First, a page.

San Francisco prosecutors will use artificial intelligence to reduce racial bias in the courts, becoming the first city to conduct this type of experiment.
The "bias mitigation tool," which was developed by the Stanford Computational Policy Lab, scans police incident reports and automatically eliminates race information and other details that could identify someone's racial background as a way to prevent prosecutors from being influenced by implicit biases.
“Lady justice is depicted wearing a blindfold to signify impartiality of the law, but it is blindingly clear that the criminal justice system remains biased when it comes to race,” said District Attorney George Gascón in a statement announcing the initiative on Wednesday. “This technology will reduce the threat that implicit bias poses to the purity of decisions which have serious ramifications for the accused, and that will help make our system of justice more fair and just.”
The tool, which was built at no cost to the city, works in two phases.
First, the technology redacts information including the names of officers, witnesses and suspects, as well as specific locations, districts, hair and eye color — basically anything that could be used to suggest a person's race.
After finishing the bias mitigation review, prosecutors will make a preliminary charging decision.
Then, during the second phase, they'll have access to the full unredacted report and any other non-race blind information such as police body camera footage.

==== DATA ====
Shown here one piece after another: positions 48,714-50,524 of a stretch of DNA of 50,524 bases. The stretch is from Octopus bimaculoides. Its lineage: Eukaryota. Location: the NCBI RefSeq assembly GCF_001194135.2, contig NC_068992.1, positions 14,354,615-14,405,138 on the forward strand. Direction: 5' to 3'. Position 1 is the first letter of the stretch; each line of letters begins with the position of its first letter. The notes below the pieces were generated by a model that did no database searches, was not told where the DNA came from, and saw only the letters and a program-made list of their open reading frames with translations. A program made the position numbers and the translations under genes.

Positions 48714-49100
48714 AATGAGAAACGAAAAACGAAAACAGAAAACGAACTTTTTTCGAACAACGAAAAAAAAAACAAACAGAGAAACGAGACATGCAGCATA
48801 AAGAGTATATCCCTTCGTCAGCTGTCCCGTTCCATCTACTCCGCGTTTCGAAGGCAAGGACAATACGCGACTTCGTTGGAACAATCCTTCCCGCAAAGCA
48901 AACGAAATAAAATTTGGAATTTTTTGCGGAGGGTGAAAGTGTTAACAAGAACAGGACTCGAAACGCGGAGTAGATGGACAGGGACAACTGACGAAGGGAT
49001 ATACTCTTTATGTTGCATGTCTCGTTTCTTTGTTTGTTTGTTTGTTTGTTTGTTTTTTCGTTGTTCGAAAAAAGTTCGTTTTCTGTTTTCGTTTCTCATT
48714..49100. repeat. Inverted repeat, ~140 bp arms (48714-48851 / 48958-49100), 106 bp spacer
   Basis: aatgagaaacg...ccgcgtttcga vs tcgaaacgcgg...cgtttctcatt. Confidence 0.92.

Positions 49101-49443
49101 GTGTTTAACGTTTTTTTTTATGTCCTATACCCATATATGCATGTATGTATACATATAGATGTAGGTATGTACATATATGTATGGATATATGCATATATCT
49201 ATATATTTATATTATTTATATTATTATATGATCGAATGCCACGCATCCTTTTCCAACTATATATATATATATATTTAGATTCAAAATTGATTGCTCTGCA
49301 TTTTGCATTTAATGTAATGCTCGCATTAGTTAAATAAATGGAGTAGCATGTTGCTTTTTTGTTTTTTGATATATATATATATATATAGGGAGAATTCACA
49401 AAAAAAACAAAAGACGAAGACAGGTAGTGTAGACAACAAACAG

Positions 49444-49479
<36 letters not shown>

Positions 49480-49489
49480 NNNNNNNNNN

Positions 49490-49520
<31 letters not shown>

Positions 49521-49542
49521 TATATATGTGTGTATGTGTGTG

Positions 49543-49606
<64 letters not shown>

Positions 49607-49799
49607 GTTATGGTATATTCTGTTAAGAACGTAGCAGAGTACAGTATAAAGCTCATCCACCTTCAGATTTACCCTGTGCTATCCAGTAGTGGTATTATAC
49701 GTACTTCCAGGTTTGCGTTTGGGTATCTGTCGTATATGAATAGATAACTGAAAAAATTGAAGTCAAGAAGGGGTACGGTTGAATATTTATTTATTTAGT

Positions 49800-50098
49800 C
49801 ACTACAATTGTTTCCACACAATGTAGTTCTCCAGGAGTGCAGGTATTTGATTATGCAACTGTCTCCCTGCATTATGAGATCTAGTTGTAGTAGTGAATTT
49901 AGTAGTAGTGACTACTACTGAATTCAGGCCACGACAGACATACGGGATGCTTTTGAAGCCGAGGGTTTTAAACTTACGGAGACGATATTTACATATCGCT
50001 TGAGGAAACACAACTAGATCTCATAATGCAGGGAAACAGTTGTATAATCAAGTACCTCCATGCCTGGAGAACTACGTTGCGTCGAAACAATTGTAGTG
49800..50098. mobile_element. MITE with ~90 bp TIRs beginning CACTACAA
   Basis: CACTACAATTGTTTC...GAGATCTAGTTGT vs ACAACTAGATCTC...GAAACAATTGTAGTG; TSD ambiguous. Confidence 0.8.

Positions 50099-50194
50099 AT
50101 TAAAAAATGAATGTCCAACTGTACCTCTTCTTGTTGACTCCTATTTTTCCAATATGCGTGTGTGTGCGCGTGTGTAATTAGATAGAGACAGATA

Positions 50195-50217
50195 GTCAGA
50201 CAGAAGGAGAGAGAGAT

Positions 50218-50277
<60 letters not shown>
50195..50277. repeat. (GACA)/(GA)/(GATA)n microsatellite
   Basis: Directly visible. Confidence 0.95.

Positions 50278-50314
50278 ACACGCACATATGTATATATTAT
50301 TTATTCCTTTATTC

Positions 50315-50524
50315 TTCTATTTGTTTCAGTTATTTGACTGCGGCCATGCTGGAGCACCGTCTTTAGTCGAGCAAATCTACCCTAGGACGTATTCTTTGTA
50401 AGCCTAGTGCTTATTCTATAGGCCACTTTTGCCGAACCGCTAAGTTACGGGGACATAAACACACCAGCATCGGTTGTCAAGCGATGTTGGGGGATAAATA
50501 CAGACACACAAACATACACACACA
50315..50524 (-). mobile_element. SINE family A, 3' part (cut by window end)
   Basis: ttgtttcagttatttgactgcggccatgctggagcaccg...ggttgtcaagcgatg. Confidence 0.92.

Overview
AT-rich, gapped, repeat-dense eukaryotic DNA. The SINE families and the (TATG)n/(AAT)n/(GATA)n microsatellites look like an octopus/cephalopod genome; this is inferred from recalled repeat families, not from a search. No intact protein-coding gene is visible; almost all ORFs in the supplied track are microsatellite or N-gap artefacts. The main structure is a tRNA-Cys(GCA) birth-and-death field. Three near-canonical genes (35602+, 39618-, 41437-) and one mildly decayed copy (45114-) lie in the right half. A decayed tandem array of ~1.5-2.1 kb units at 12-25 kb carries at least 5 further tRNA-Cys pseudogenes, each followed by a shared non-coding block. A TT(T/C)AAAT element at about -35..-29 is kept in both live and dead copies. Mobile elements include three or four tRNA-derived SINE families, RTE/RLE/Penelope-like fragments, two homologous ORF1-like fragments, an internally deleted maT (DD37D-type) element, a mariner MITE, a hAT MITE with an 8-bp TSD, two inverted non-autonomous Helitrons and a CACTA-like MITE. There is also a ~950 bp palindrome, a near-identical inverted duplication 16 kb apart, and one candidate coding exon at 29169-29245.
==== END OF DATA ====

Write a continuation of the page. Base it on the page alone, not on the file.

Sharad Goel, assistant professor at Stanford University, who is leading the lab’s effort to develop the bias mitigation tool, said in a statement, “The Stanford Computational Policy Lab is pleased that the District Attorney’s office is using the tool in its efforts to limit the potential for bias in charging decisions and to reduce unnecessary incarceration.”
Implicit biases are associations about different groups that are unconsciously held that can result in attributing certain traits to all members of a social group. Those biases or stereotypes could be based on the person's race or gender, for example.
According to the district attorney's office, it will also collect and review metrics to determine the volume and type of cases where charging decisions changed from phase one to phase two as a way to refine the tool and make sure it's working.
"The criminal justice system has had a horrible impact on people of color in this country, especially African Americans, for generations," Gascon said in an interview ahead of the announcement, according to the Associated Press. "If all prosecutors took race out of the picture when making charging decisions, we would probably be in a much better place as a nation than we are today."
The tool will be fully implemented starting July 1, 2019.
Fox News reached out to the San Francisco Police Officers Association for comment on this new tool.
When contacted by Fox News, a spokesperson for the president of the National District Attorneys Association declined to comment.